The images uncover fascinating new information about the composition of armor that ranges from the Kamakura period (1185-1333) to the Edo period (1615-1868). X-ray images show the varying densities of the materials within each piece, consequently offering new insights about the concealed skill and ingenuity of the armorers. As history confirms, it was this quality and craftsmanship of the interior that ultimately meant the difference between life and death for the noble warrior. The Samurai Collection, the permanent home of the armor, is located in the HARWOOD District of Dallas, Texas.
A collective global audience of 1.25 million people from eight major cities have viewed objects from the collection in the traveling exhibition, “SAMURAI: Japanese Armor from the Ann and Gabriel Barbier-Mueller Collection.” This major showcase of 140 samurai pieces made its most recent impressive and careful jaunt from the Centro Cultural Palacio de La Moneda in Santiago, Chile, to the Denver Art Museum.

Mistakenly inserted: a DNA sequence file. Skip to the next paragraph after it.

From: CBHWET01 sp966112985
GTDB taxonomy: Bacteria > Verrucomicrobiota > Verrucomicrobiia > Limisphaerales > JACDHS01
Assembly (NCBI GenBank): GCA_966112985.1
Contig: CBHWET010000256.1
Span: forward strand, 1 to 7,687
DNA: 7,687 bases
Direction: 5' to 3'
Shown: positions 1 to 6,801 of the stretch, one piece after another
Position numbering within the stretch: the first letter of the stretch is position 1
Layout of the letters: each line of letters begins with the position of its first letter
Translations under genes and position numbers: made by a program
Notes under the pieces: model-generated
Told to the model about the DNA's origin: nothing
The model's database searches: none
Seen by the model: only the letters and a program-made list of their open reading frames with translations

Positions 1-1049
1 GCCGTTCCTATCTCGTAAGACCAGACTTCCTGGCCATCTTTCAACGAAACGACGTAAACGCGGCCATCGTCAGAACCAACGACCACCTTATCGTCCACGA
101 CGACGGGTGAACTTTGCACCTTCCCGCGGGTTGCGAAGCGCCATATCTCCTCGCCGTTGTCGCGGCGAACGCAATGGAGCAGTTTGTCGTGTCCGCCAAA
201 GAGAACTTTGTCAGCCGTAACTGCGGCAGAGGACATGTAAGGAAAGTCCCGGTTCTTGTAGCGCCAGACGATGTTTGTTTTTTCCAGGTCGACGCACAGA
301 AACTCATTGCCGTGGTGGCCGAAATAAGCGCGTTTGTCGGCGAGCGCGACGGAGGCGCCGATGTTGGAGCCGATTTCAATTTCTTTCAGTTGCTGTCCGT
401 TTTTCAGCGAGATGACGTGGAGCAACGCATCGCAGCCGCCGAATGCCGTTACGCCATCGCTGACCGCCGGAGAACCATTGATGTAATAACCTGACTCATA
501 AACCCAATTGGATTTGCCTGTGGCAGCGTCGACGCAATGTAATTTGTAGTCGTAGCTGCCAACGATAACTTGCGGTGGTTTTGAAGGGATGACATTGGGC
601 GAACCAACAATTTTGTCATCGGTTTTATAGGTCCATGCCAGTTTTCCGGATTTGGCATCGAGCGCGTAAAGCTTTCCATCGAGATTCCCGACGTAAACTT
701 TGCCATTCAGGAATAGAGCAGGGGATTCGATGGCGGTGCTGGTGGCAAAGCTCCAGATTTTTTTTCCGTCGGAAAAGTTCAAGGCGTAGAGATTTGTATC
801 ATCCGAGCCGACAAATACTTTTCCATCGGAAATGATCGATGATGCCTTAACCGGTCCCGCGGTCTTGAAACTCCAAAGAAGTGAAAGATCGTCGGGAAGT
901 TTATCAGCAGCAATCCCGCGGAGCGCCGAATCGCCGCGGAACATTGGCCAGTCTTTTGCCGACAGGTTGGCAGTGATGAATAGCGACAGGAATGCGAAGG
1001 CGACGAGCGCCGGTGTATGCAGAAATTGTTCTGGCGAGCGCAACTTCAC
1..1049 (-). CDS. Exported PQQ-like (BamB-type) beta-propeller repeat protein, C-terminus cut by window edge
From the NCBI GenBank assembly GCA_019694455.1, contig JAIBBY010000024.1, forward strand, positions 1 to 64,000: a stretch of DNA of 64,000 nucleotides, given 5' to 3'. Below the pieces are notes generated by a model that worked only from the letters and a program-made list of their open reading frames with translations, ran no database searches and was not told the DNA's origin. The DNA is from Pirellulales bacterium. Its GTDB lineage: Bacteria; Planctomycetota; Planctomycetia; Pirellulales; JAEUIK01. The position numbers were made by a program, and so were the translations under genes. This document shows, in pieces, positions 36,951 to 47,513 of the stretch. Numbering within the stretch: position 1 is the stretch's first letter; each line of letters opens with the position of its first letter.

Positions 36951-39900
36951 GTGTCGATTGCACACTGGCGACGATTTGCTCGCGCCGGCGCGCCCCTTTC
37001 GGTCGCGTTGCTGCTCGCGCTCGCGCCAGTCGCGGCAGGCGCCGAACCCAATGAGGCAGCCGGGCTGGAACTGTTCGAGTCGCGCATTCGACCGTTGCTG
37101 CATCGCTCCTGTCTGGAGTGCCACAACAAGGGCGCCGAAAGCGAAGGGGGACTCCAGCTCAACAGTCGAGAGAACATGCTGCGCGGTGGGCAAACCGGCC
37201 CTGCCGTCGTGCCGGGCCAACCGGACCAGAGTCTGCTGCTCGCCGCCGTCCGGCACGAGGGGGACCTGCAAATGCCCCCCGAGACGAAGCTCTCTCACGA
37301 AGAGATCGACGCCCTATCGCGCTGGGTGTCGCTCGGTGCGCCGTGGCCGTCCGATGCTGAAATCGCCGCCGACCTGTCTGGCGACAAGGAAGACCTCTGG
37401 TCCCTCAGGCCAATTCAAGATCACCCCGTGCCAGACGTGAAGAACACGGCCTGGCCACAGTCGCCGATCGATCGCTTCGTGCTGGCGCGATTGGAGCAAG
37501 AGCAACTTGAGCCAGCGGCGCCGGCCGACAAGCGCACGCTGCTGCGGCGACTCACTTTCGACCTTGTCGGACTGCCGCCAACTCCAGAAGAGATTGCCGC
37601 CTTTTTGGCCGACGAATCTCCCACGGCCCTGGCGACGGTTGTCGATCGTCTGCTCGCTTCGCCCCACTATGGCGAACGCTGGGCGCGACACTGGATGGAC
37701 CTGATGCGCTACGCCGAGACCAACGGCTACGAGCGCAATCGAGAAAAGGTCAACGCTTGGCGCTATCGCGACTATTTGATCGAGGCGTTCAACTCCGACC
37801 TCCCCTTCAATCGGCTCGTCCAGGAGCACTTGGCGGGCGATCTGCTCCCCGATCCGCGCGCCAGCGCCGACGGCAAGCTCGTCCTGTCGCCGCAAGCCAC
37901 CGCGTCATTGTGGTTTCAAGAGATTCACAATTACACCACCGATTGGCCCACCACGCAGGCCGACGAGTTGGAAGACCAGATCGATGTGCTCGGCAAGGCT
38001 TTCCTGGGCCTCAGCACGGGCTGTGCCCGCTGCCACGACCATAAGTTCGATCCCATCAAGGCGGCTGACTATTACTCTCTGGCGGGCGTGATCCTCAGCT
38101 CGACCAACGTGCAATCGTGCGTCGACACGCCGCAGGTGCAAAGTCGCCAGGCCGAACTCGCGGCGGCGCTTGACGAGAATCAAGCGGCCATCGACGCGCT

The Samurai Collection would like to extend sincere thanks to the staff of Brookhaven College of Radiologic Sciences Program. Their generous and extensive assistance made “Samurai: Inside the Armor” possible.